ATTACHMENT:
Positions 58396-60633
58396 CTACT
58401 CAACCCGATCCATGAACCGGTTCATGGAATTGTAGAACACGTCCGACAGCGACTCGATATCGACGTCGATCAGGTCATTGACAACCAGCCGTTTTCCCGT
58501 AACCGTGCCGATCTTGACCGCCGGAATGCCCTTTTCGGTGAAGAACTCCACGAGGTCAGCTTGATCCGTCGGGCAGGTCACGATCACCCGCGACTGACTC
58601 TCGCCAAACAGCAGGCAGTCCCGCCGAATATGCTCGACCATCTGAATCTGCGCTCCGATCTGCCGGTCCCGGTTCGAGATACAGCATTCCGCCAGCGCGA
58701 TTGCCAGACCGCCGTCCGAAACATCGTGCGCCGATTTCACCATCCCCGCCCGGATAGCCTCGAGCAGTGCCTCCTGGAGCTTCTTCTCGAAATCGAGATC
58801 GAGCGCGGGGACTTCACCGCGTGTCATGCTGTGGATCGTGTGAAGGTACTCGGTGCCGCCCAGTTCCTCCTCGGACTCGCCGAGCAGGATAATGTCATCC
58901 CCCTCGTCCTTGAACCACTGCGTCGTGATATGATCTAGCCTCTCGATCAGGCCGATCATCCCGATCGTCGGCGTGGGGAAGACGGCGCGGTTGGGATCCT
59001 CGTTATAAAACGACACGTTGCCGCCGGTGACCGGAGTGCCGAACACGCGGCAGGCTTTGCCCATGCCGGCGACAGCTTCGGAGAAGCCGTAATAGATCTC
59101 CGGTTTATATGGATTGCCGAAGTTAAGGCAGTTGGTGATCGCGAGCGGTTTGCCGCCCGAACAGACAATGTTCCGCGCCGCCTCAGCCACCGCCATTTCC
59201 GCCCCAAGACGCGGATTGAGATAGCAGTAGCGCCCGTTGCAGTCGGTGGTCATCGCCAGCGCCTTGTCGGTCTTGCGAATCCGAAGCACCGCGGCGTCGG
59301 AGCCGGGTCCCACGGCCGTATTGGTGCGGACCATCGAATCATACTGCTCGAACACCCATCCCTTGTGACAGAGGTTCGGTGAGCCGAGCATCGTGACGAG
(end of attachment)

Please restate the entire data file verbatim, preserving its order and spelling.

Positions 58396-60633
58396 CTACT
58401 CAACCCGATCCATGAACCGGTTCATGGAATTGTAGAACACGTCCGACAGCGACTCGATATCGACGTCGATCAGGTCATTGACAACCAGCCGTTTTCCCGT
58501 AACCGTGCCGATCTTGACCGCCGGAATGCCCTTTTCGGTGAAGAACTCCACGAGGTCAGCTTGATCCGTCGGGCAGGTCACGATCACCCGCGACTGACTC
58601 TCGCCAAACAGCAGGCAGTCCCGCCGAATATGCTCGACCATCTGAATCTGCGCTCCGATCTGCCGGTCCCGGTTCGAGATACAGCATTCCGCCAGCGCGA
58701 TTGCCAGACCGCCGTCCGAAACATCGTGCGCCGATTTCACCATCCCCGCCCGGATAGCCTCGAGCAGTGCCTCCTGGAGCTTCTTCTCGAAATCGAGATC
58801 GAGCGCGGGGACTTCACCGCGTGTCATGCTGTGGATCGTGTGAAGGTACTCGGTGCCGCCCAGTTCCTCCTCGGACTCGCCGAGCAGGATAATGTCATCC
58901 CCCTCGTCCTTGAACCACTGCGTCGTGATATGATCTAGCCTCTCGATCAGGCCGATCATCCCGATCGTCGGCGTGGGGAAGACGGCGCGGTTGGGATCCT
59001 CGTTATAAAACGACACGTTGCCGCCGGTGACCGGAGTGCCGAACACGCGGCAGGCTTTGCCCATGCCGGCGACAGCTTCGGAGAAGCCGTAATAGATCTC
59101 CGGTTTATATGGATTGCCGAAGTTAAGGCAGTTGGTGATCGCGAGCGGTTTGCCGCCCGAACAGACAATGTTCCGCGCCGCCTCAGCCACCGCCATTTCC
59201 GCCCCAAGACGCGGATTGAGATAGCAGTAGCGCCCGTTGCAGTCGGTGGTCATCGCCAGCGCCTTGTCGGTCTTGCGAATCCGAAGCACCGCGGCGTCGG
59301 AGCCGGGTCCCACGGCCGTATTGGTGCGGACCATCGAATCATACTGCTCGAACACCCATCCCTTGTGACAGAGGTTCGGTGAGCCGAGCATCGTGACGAG